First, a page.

A cutting-edge chip can instantly convert your smartphone snapshots into
more realistic, professional-looking ones, an American study says.
by the MIT's Microsystems Technology Lab, the chip can instantly create
a more realistic or enhanced lighting in a shot without destroying its
ambience. The technology could be integrated with any smartphone, tablet
computer or digital camera.
Existing computational photography
systems tend to be software applications that are installed onto cameras
and smartphones, says Rahul Rithe, graduate student in MIT's Department
of Electrical Engineering and Computer Science, who led the project.
such systems consume substantial power, take a considerable amount of
time to run, and require a fair amount of knowledge on the part of the
user, according to a MIT statement.
"We wanted to build a single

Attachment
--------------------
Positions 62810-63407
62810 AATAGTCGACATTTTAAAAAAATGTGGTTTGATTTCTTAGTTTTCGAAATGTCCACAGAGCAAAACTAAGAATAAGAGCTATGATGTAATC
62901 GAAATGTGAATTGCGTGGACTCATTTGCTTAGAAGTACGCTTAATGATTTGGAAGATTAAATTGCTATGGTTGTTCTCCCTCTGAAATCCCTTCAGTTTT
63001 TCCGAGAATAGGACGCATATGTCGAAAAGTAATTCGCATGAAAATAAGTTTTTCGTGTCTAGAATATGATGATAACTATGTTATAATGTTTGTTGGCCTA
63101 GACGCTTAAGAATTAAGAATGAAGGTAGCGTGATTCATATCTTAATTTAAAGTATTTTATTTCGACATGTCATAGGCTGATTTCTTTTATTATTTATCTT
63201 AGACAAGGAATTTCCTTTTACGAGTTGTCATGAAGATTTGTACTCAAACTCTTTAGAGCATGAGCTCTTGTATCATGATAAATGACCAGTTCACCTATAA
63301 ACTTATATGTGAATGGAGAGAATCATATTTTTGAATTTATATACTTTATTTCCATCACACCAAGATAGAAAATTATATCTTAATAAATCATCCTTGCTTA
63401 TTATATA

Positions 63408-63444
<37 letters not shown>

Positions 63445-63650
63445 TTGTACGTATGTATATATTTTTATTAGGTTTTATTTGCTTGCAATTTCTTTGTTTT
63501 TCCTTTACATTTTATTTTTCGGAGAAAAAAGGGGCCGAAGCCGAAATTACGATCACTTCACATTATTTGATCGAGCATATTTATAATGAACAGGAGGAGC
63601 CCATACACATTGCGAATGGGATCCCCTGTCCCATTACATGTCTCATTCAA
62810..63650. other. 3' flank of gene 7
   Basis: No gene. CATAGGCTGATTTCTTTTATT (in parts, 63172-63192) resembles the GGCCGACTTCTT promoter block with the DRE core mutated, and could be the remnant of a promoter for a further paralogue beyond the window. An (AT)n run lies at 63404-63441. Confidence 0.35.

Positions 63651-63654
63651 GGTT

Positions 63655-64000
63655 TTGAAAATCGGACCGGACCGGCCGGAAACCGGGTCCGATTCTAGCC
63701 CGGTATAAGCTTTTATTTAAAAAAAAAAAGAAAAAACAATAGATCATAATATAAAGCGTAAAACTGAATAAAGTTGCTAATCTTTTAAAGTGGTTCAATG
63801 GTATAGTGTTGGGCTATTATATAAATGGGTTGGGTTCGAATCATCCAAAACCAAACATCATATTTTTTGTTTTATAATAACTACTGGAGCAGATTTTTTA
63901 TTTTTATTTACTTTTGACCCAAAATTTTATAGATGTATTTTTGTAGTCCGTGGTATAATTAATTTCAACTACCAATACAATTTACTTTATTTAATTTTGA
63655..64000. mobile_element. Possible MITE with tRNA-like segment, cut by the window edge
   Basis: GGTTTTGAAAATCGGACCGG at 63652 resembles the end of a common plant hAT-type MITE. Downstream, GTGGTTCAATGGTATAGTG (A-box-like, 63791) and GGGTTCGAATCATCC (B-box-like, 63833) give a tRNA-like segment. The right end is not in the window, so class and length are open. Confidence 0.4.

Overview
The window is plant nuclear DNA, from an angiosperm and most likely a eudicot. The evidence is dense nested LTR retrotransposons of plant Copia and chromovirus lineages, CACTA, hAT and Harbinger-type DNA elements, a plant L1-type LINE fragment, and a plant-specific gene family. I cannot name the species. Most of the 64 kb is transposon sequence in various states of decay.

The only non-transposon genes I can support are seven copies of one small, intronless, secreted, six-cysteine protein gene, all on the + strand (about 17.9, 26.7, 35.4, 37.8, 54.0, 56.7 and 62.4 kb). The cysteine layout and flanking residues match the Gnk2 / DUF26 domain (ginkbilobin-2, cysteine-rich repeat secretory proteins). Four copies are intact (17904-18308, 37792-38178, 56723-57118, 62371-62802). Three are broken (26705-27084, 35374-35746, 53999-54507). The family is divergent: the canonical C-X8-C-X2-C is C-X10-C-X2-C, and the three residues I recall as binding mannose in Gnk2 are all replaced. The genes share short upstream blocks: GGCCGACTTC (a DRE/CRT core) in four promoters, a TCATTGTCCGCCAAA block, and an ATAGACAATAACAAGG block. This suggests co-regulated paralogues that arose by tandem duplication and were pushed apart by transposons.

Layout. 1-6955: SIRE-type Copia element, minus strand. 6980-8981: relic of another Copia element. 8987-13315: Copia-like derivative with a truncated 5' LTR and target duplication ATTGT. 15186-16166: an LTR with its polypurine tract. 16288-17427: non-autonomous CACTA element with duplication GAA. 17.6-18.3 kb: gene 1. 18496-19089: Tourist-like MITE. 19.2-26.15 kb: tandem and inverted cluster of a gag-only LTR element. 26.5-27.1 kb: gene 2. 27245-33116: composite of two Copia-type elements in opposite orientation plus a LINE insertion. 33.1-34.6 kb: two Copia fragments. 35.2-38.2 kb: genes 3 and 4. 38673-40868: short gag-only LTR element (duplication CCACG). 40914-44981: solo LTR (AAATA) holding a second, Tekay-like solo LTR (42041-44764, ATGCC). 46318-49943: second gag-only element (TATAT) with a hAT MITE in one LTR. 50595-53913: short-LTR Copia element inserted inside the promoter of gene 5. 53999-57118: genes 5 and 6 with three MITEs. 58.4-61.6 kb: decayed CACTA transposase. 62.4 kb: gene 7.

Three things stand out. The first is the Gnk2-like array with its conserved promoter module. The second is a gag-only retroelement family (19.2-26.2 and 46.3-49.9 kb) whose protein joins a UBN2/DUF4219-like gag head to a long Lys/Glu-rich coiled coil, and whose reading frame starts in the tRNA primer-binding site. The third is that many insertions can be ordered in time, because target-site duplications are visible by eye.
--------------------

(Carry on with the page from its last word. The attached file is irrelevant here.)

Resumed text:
chip that could perform multiple operations, consume significantly less
power compared to doing the same job in software, and do it all in real
time," Rithe says.
He developed the chip with Anantha
Chandrakasan, professor of electrical engineering, graduate student
Priyanka Raina, research scientist Nathan Ickes and undergraduate
One such task, known as High Dynamic Range (HDR)
imaging, is designed to compensate for limitations on the range of
brightness that can be recorded by existing digital cameras, to capture
pictures that more accurately reflect the way we perceive the same
scenes with our own eyes.
Another task the chip can carry out is
to enhance the lighting in a darkened scene more realistically than
conventional flash photography.
"Typically when taking pictures in
a low-light situation, if we don't use flash on the camera we get
images that are pretty dark and noisy, and if we do use the flash we get
bright images but with harsh lighting, and the ambience created by the
natural lighting in the room is lost," Rithe says.
So in this
instance the processor takes two images, one with a flash and one
without. It then splits both into a base layer, containing just the
large-scale features within the shot, and a detailed layer.
it merges the two images, preserving the natural ambience from the base
layer of the non-flash shot, while extracting the details from the
picture taken with the flash.